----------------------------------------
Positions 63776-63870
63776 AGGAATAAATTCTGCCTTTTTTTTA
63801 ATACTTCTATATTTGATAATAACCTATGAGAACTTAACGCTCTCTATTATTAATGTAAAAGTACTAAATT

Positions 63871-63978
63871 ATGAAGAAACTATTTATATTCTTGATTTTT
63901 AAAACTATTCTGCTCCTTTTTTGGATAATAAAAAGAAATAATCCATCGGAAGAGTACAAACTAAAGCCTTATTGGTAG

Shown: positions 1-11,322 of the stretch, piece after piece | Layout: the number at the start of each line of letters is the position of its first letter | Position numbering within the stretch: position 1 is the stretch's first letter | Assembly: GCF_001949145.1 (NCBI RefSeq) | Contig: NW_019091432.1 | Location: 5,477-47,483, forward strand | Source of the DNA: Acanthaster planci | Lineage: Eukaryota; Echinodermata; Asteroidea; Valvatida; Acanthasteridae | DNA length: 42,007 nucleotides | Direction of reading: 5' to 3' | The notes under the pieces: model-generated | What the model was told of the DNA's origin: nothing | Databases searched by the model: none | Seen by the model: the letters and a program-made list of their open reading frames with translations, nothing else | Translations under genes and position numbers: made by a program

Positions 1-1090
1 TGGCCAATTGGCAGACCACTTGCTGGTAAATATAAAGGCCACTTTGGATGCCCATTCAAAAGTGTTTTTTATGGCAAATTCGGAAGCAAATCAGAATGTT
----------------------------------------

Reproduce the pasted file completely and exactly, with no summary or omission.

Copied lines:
Positions 63776-63870
63776 AGGAATAAATTCTGCCTTTTTTTTA
63801 ATACTTCTATATTTGATAATAACCTATGAGAACTTAACGCTCTCTATTATTAATGTAAAAGTACTAAATT

Positions 63871-63978
63871 ATGAAGAAACTATTTATATTCTTGATTTTT
63901 AAAACTATTCTGCTCCTTTTTTGGATAATAAAAAGAAATAATCCATCGGAAGAGTACAAACTAAAGCCTTATTGGTAG

Shown: positions 1-11,322 of the stretch, piece after piece | Layout: the number at the start of each line of letters is the position of its first letter | Position numbering within the stretch: position 1 is the stretch's first letter | Assembly: GCF_001949145.1 (NCBI RefSeq) | Contig: NW_019091432.1 | Location: 5,477-47,483, forward strand | Source of the DNA: Acanthaster planci | Lineage: Eukaryota; Echinodermata; Asteroidea; Valvatida; Acanthasteridae | DNA length: 42,007 nucleotides | Direction of reading: 5' to 3' | The notes under the pieces: model-generated | What the model was told of the DNA's origin: nothing | Databases searched by the model: none | Seen by the model: the letters and a program-made list of their open reading frames with translations, nothing else | Translations under genes and position numbers: made by a program

Positions 1-1090
1 TGGCCAATTGGCAGACCACTTGCTGGTAAATATAAAGGCCACTTTGGATGCCCATTCAAAAGTGTTTTTTATGGCAAATTCGGAAGCAAATCAGAATGTT